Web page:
How to figure out the size of your chandelier?
Now that you have decided what type of fixture best reveals your personality, you need to calculate the size your light fixture should be to best compliment the target room. This is the time to use restraint. That ten-foot diameter behemoth you saw in the Aragon Ballroom will not fit anywhere in your house unless you have the room that measures 60 feet × 60 feet.
Chandeliers add class to any location, but the last thing you want to do is overwhelm everything else in sight. There is a very specific formula for calculating the size of a chandelier for a given room, and it’s dead simple. It relies entirely on the room’s exterior dimensions. For example, a dining room measuring 12 feet by 12 feet requires a 24-inch chandelier. And how do we know this? Simply by adding the length and width of the room (12 + 12) and stating the total as the number of inches (24”). In the case of a living room that was 30 × 10 feet, you could either have a centrally located 40-inch chandelier or for a more balanced design, two 25 inch chandeliers one-third of the way from each end of the room. The latter number is derived by treating each half of the room as a 15 × 10 foot area.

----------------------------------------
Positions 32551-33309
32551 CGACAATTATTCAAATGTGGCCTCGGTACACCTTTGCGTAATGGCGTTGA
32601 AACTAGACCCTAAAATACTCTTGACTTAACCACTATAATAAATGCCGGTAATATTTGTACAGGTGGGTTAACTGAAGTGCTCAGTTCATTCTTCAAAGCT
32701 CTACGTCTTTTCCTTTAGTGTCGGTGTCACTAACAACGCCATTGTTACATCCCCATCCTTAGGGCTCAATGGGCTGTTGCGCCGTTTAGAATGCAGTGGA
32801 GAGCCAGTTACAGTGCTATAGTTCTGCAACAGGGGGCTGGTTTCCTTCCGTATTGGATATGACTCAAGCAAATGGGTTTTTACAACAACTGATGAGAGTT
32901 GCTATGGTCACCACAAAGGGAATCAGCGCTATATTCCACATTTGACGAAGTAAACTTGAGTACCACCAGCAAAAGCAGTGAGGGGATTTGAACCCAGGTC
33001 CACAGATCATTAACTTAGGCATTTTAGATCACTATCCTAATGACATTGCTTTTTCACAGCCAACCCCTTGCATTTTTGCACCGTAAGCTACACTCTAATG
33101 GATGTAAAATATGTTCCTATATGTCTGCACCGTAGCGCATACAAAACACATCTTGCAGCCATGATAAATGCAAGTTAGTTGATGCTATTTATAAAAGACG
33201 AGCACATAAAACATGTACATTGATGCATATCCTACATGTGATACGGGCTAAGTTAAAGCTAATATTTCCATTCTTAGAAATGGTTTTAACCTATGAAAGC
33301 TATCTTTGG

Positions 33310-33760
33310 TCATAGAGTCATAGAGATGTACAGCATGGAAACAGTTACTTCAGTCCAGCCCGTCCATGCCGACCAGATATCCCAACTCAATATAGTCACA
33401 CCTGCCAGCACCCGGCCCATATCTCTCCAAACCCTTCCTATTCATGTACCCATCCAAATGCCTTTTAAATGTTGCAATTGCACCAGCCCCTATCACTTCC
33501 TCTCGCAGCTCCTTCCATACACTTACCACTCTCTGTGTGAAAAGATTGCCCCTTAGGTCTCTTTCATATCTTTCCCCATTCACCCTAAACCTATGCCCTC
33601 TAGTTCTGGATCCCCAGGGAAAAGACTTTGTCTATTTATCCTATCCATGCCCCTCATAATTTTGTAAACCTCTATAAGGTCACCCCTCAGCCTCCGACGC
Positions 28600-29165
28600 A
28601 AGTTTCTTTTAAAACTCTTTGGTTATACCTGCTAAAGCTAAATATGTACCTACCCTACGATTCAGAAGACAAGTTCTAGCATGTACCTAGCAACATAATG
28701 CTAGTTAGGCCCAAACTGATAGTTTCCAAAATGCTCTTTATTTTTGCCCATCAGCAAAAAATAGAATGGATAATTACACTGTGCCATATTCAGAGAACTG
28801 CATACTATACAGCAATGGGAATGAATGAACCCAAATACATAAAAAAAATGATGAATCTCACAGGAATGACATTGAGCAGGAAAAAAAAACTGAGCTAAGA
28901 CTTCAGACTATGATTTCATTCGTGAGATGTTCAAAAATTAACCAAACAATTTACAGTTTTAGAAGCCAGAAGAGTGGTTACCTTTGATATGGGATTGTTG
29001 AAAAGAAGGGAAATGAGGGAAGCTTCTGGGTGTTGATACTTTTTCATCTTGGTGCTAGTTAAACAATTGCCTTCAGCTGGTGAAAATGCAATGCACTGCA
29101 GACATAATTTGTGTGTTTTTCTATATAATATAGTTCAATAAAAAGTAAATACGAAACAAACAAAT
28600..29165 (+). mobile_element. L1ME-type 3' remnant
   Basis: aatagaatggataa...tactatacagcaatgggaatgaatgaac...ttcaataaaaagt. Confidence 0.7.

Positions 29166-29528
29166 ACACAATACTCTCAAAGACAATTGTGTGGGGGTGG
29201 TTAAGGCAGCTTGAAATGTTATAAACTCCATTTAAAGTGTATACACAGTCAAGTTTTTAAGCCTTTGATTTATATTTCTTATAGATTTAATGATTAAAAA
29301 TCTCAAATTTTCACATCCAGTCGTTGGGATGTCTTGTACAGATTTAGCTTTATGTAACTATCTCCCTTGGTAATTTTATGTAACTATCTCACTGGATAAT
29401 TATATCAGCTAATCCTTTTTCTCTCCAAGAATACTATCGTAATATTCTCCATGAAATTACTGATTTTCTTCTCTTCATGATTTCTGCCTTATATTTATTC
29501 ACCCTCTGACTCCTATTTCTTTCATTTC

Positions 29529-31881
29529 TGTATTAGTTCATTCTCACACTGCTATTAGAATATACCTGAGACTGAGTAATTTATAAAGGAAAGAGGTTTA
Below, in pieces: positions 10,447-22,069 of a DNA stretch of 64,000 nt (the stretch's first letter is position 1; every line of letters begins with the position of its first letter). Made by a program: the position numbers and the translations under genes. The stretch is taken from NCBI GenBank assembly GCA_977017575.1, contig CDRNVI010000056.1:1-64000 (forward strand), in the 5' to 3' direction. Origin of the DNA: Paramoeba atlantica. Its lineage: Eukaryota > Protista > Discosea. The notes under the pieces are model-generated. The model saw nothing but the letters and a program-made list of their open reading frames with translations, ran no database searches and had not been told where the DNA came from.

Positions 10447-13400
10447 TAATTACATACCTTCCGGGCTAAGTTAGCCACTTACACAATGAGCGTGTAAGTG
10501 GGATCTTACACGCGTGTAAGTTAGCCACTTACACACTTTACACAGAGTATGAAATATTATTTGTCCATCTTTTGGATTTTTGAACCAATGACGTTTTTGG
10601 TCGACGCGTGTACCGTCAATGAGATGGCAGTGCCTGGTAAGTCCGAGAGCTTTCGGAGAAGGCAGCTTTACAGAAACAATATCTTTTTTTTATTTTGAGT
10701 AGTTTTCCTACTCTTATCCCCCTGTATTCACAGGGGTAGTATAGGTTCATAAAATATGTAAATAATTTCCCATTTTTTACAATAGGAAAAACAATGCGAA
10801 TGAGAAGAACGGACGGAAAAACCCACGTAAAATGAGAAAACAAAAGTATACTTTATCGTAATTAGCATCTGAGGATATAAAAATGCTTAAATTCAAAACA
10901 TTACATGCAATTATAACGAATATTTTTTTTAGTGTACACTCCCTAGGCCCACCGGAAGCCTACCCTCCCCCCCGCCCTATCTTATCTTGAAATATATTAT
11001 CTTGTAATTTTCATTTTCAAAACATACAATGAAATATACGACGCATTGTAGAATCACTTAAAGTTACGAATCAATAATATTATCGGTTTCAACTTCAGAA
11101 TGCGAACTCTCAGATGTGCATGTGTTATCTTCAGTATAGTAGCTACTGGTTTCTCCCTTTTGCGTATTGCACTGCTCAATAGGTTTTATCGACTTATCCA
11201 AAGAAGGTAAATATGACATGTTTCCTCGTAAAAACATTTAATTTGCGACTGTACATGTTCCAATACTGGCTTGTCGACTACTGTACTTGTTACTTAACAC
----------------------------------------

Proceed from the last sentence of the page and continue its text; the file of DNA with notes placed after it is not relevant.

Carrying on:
How high to hang your chandelier from your table?
In all locations try to have at least 7 feet of clearance where people will be walking. Something over the dining room table, or a kitchen island, can be lower but something in the foyer ought to be high enough that someone won’t walk into it, nor hit it while trying to put on their coat.
The higher your ceiling, the higher your fixture should be placed. For every foot your ceiling is higher than 8 feet, raise it by another 3 inches. It’s worthwhile to consider that with very high ceilings you can consider multi-tiered chandeliers. If you have space, they are very dramatic and make a powerful statement
While chandeliers over dining room tables should be one half to two-thirds of the table width, remember they should clear the surface by 30 to 36 inches. This provides adequate light without being directly in anybody’s line of vision.
If your room is particularly large, centrally located fixtures may not illuminate distant walls or corners. This is the time to consider adding some sconces. They should be placed 60 inches from the floor at 6 to 8-foot intervals.
To learn the difference between a chandelier and a pendant, and how to choose the right one for your home check out our blog post Chandelier VS. Pendant: The Difference.